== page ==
Tom Petty & the Heartbreakers / Tom Petty


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Coming along in 1976, Tom Petty & the Heartbreakers were part of a movement back to basic, pop-oriented rock & roll that has proven to be the most lasting legacy of a decade otherwise given over to such stylistic flameouts as disco and punk. Never getting too mellow to be mistaken for a sensitive singer/songwriter or rocking too hard to be thought of as a heavy metallurgist, Petty spun out a series of mid-tempo hits patterned on Bob Dylan's classic Blonde on Blonde sound, in which the guitars play off the keyboards while the singer sings lyrics steeped in attitude in a high nasal whine. No wonder the Heartbreakers spent part of the '80s backing Dylan. Petty's only musical development occurred upon his encountering former Electric Light Orchestra leader Jeff Lynne, who helped write and produce his later records, updating them to the Sgt. Pepper's pop sound of 1967. Of course, the consequence of Petty & the Heartbreakers' affection for the music of the mid-'60s was that, in essence, they were a singles band, a fact driven home on the first three CDs or cassettes of this six-CD or cassette box set. Even when abbreviating each of their first nine studio albums to four-to-six cuts (and throwing in a few stray tunes from the live album, the hits album, and a Christmas compilation), the songs break down into the hits and the also-rans. To be fair, there are quite a few of the former, 23 singles-chart entries (22 of them here), in fact, and some of the latter are could-have-beens. And since Petty is more a song maker (or, more precisely, a track cutter) than an album artist, his work is more amenable to compilation. Still, three discs are more than enough, and then come three more discs of rarities and outtakes. The first of these contains non-LP B-sides, most of which are pleasant throwaways (the drummer singing "Psychotic Reaction," etc.), though one, "Trailer," suggests that Petty's failed concept album, Southern Accents, could have been a more of a success if it had been included. The last two discs present early and alternate histories of Petty, as his pre-Heartbreakers group, Mudcrutch, searches for a sound and, later, as he tries out different approaches that never made it onto his regular albums. Some of this material will be of interest to hardcore Petty fans. To justify the length and price of the box, however, there would have to be real lost treasures here, and Tom Petty simply is no Bob Dylan. Not surprisingly, then, Playback is a box set that would have been twice as good at half the size, though it can be thought of as economical in the sense that it can be purchased in lieu of buying Petty's entire 1976-1993 MCA catalog.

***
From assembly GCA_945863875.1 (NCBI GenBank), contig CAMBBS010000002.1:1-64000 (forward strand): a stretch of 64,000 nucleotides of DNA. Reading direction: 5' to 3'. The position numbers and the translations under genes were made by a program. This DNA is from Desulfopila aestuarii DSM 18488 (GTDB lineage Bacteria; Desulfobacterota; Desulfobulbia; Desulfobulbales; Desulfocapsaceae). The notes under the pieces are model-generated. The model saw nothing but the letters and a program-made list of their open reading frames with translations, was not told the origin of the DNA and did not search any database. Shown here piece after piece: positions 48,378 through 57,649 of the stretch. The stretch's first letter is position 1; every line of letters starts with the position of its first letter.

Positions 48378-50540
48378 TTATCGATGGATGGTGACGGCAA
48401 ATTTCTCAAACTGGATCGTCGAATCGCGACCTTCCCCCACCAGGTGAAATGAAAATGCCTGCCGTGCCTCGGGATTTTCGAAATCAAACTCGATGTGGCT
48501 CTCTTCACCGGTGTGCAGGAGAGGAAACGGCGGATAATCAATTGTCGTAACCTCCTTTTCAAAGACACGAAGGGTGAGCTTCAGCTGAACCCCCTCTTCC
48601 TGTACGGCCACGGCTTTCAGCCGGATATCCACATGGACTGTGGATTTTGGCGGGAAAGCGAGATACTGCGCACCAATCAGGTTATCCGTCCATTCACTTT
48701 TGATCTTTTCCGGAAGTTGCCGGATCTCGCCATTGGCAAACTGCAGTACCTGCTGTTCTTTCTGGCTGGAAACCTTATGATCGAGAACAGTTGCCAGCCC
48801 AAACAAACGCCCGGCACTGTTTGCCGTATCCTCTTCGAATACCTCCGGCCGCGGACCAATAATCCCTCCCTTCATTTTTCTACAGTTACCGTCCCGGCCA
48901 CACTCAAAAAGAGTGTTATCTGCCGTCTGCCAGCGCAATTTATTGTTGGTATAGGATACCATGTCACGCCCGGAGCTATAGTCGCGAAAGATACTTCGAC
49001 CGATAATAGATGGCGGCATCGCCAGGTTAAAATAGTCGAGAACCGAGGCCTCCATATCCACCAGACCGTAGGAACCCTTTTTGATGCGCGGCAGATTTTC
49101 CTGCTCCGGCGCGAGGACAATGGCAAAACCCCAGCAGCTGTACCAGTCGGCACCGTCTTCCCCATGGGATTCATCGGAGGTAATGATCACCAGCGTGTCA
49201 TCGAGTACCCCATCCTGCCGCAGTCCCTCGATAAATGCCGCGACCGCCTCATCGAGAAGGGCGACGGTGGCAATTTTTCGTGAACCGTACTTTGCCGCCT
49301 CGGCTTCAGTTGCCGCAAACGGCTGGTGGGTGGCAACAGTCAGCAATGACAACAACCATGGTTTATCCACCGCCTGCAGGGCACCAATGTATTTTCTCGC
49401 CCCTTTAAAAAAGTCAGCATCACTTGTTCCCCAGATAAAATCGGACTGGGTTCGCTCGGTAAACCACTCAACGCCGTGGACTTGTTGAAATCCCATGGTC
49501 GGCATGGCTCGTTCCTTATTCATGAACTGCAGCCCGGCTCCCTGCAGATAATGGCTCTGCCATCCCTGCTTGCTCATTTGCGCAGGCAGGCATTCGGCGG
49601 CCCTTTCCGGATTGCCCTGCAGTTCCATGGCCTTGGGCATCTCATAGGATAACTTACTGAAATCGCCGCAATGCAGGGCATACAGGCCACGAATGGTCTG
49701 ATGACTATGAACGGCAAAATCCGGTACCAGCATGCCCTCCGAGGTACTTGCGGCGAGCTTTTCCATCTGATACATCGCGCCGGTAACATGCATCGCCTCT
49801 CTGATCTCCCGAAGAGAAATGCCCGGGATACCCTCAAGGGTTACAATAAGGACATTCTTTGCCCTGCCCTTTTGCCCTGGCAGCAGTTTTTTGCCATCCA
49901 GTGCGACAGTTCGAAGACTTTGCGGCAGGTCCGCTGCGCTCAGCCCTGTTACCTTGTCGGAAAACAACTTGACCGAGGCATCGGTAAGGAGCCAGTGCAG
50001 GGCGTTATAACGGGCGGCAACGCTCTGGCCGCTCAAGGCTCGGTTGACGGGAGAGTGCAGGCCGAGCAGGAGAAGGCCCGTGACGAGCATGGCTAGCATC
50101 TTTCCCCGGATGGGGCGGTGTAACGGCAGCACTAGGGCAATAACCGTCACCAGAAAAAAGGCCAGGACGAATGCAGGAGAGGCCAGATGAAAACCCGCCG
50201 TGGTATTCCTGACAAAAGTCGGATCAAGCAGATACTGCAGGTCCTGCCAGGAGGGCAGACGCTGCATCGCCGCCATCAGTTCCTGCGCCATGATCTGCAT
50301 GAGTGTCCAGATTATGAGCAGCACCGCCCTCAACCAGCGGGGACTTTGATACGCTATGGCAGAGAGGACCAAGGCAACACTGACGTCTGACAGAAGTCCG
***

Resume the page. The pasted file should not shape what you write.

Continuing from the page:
Track Listing - Disc 1

Sample Title/Composer Performer Time Stream
1 02:42 Amazon
2 03:33 Amazon
3 02:12 Amazon
4 02:24 Amazon
5 02:24 Amazon
6 03:03 Amazon
7 02:45 Amazon
8 02:57 Amazon
9 02:39 Amazon
10 02:52 Amazon
11 03:22 Amazon
12 04:25 Amazon
13 03:59 Amazon
14 04:25 Amazon
15 02:42 Amazon
16 03:59 Amazon
17 04:24 Amazon
18 04:44 Amazon
19 03:32 Amazon
20 04:23 Amazon
21 04:16 Amazon

Track Listing - Disc 2

Sample Title/Composer Performer Time Stream
1 03:36 Amazon
2 03:19 Amazon
3 03:47 Amazon
4 03:30 Amazon
5 05:19 Amazon
6 05:05 Amazon
7 04:44 Amazon
8 04:23 Amazon
9 04:03 Amazon
10 03:30 Amazon
11 03:52 Amazon
12 04:08 Amazon
13 03:11 Amazon
14 00:40 Amazon
15 03:45 Amazon
16 03:00 Amazon
blue highlight denotes track pick